Legislation on a new class of plaintiffs, that of representatives of unborn fetuses, has passed the General Assembly and is awaiting a signature from the governor that may or may not come.
Senate Bill 647 would change the wrongful death statute in Virginia to allow the mother of a fetus killed before birth a cause of action. That means that there would be a law in place that one could say was broken, giving one cause of action to sue for damages. When a fetal death is “caused by the wrongful act, neglect, or default of any person, ship, vessel, or corporation,” the mother could have the right to bring an action “against such tortfeasor,” reads the bill.
Some fear that the bill would create a group of new lawyer specialists, those who would focus on fetal death lawsuits, and experts who would specialize in testifying about the cause of death in court.
Supporters of the bill claim that it would allow a path for grieving family members of a dead unborn child to obtain compensation when the death occurs as a result of domestic abuse, or the wrongful action of someone who is outside of the household.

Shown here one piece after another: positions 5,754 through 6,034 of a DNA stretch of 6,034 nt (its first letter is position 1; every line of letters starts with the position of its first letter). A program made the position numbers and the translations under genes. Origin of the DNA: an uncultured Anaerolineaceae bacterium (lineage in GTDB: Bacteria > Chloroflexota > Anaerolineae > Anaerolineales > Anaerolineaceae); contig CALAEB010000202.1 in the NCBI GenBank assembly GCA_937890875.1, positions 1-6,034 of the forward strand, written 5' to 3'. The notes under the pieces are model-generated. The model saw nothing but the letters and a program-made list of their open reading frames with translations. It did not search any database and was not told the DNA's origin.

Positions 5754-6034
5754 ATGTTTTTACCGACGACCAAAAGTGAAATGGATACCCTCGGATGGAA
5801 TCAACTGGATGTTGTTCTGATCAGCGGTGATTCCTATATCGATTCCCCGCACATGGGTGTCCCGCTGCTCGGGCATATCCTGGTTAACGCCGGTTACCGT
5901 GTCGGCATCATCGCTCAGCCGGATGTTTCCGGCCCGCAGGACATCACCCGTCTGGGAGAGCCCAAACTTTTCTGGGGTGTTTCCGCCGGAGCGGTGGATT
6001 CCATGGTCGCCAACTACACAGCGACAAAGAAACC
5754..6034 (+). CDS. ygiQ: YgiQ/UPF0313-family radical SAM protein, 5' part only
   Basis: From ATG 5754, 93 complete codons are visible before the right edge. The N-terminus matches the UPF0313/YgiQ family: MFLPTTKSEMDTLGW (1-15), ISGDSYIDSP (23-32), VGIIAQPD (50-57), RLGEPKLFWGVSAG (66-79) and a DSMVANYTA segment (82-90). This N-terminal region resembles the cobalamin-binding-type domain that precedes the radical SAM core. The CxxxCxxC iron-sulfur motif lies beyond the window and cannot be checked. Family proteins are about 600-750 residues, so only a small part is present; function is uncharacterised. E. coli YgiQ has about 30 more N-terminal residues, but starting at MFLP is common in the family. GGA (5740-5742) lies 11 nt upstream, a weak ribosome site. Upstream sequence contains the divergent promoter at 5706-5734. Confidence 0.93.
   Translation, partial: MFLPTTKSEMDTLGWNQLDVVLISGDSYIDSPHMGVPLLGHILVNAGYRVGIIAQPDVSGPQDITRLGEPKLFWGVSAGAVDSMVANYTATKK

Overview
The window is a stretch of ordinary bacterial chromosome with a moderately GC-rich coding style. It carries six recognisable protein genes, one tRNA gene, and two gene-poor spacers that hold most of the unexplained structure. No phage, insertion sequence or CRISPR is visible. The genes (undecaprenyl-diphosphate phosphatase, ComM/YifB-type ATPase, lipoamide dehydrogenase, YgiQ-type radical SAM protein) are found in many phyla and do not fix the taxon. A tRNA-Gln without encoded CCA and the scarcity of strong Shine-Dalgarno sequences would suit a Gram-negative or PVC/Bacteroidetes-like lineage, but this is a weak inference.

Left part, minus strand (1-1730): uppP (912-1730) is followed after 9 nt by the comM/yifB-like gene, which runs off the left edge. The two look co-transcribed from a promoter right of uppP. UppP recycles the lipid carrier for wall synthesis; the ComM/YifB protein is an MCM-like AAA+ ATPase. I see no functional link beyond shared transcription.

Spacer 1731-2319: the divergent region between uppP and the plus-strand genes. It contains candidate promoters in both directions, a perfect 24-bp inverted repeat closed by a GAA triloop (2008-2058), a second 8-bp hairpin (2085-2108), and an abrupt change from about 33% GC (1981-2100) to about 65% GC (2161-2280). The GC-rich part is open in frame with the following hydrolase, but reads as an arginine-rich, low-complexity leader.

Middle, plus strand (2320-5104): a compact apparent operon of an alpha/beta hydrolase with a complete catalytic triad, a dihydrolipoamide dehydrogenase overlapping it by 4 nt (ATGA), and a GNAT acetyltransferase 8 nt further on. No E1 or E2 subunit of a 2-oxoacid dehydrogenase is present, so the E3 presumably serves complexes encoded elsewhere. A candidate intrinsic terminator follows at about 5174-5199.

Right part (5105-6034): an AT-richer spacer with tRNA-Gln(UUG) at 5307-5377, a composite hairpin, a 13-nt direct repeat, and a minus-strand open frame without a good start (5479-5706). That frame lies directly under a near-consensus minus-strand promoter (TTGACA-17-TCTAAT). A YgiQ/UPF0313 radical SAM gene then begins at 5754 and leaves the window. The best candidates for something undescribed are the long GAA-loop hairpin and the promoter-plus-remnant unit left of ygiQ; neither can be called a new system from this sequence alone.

Richmond General District Judge Robert Pustilnik is convinced that the new bill would cause a plethora of new cases, pointing out that it has no limits as to who could be sued in a fetal death court case other than the woman carrying the baby.
“Over time, I think that this bill will create more litigation than anything that has come out of the Legislature in many years,” writes Pustilnik.
The bill has also been criticized for perhaps working as an anti-abortion measure, part of a number of such measures that were pushed throughout the 2012 Assembly.
Delegate Gregory Habeeb, R-Salem helped form the wording of the bill, and contends that it was indeed intended to open up the law to new claims, saying, “literally thousands of women are losing babies because of domestic abuse in the home or the wrongful-acts of others outside the home, and they are almost universally going un-compensated for that.”
The bill, says Habeeb, utilizes a definition of “fetal death” that does not include abortion, which is why, he claims, both pro-choice and pro-life supporters have yet to speak out over it.
For doctors especially, Pustilnik believes, that if the bill passes it will be their “nightmare, should a patient miscarry while under the doctor’s care.”
Other possible defendants will be plentiful as well. Pustilnik writes, “if a woman loses a baby after an automobile accident, a fight, after tripping over something in a friend’s home, a cause of action would be created.”
If the bill passes, lawsuits could be conducted on behalf of the natural mother, or in the case of death or disability, in the name of her guardian.
We will keep you updated as this story unfolds.
If you have suffered because of a wrongful death in Virginia, you need the veteran wrongful death lawyers at Parrish Law Firm, PLLC to help you get proper compensation for your pain and suffering. Call us now at 703-906-4229, or email us for a free case consultation.